Sarkozy admits to errors
In a prime-time TV interview, the French president attributes the failures in his economic policy to external factors.25 April 2008
PARIS - President Nicolas Sarkozy has admitted to errors during his tumultuous first year in power but said France had no choice but to step up economic reforms on all fronts.
During a live prime-time television interview from the Elysee palace on Thursday, Sarkozy faulted high oil prices, the strong euro and the world financial crisis for some of the shortcomings in his economic policy.
"France has been asleep for the past 25 years... We have a difficult international context, all the more reason to accelerate reforms," Sarkozy said during the one-hour and 40 minute interview marking his first year in office.
"Of course, I have made mistakes," he said, adding that he and his government had not sufficiently explained reforms.
Swept to power last May on a promise to enact a "clean break" in French politics, Sarkozy has seen his approval rating plummet to below 40 percent earlier this year and he has been unable to bounce back.
Only 28 percent of the French now believe his presidency is going in the right direction, according to recent polls, signalling what the leftist opposition has called a "dangerous" loss of confidence in the country.
But Sarkozy rejected suggestion - emanating even from his own camp - that the government should set clear priorities for reforms, arguing that it was necessary to shake up policy on many fronts.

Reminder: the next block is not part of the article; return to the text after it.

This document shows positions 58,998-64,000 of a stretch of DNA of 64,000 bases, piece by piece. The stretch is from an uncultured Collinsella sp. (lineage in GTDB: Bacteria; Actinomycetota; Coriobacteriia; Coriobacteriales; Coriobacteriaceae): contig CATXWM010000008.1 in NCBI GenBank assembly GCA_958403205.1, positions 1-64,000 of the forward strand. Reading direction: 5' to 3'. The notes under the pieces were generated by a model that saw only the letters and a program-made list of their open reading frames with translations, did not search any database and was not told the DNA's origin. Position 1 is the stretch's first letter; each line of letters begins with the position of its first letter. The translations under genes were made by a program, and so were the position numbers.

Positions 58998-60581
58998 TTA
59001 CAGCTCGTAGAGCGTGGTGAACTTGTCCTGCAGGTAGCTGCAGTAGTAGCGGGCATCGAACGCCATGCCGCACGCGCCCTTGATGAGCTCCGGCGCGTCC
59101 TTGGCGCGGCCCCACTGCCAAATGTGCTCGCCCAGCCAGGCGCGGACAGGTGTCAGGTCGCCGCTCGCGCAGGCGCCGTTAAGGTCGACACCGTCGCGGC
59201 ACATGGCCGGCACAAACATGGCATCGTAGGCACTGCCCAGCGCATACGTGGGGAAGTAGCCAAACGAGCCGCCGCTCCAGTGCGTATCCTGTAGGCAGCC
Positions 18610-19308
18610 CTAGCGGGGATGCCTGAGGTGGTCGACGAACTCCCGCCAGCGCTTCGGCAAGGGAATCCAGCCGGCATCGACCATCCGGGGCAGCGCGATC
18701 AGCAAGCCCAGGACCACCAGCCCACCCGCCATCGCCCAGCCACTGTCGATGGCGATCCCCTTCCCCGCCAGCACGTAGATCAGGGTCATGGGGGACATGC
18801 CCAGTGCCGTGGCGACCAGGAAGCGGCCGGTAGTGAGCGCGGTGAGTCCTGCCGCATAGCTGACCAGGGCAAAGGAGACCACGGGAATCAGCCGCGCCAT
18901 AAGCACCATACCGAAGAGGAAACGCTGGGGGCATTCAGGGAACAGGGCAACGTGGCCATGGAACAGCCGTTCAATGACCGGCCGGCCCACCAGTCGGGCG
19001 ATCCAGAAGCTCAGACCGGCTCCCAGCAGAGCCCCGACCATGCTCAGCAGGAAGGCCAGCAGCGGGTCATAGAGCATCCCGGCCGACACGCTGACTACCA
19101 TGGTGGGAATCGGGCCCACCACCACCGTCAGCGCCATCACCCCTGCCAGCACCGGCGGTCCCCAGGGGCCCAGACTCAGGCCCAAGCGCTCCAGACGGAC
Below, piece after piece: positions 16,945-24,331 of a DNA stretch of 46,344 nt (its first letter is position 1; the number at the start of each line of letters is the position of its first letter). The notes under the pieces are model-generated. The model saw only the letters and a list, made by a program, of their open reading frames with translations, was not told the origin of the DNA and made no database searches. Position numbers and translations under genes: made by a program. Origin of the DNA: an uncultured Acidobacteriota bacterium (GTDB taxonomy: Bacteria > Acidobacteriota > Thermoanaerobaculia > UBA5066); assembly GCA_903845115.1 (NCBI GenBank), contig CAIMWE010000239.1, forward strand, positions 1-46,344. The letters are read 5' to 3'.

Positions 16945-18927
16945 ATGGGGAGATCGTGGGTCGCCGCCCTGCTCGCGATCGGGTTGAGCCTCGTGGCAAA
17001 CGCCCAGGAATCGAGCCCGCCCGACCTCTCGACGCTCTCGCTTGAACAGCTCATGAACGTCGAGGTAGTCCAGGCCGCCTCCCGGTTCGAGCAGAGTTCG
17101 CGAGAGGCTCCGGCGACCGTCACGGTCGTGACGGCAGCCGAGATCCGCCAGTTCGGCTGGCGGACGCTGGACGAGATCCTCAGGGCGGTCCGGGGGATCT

France has failed to adapt to globalisation "which has turned the world into a village" and is lagging behind other countries, Sarkozy said.
"There is only one possible strategy: to enact change."
Sarkozy lamented that previous governments had lacked the courage to go far enough and had brought reforms to a grinding halt at the first sign of resistance.
"In France, there is always a good reason to do nothing, always someone who is unhappy," the 53-year-old president said.
During his first year in office, Sarkozy paid a high political price for his divorce and celebrity romance with former supermodel Carla Bruni, France's new first lady, which jarred with an increasingly gloomy economic mood.
On Thursday, he declined to answer questions about his private life, saying tersely "everything seems to be back in order now".
After critics labelled him "the bling-bling president", Sarkozy underwent a makeover to project a more statesmanlike image that was on full display during the Elysee interview.
But Paris Mayor Bertrand Delanoe, who is vying to lead the Socialist opposition against Sarkozy, said the president appeared at pains to "explain his own powerlessness."
"His first year was a failure for France. He tried to justify this," Delanoe told RTL radio on Friday.
Socialist Segolene Royal, who lost to Sarkozy in the presidential election, charged that the president was being "dishonest" by blaming France's problems on external factors.
She charged that the government still lacked clear direction from Sarkozy after Prime Minister Francois Fillon earlier this week said he expected a "roadmap" from the president to chart the next phase of reforms.
[AFP / Expatica]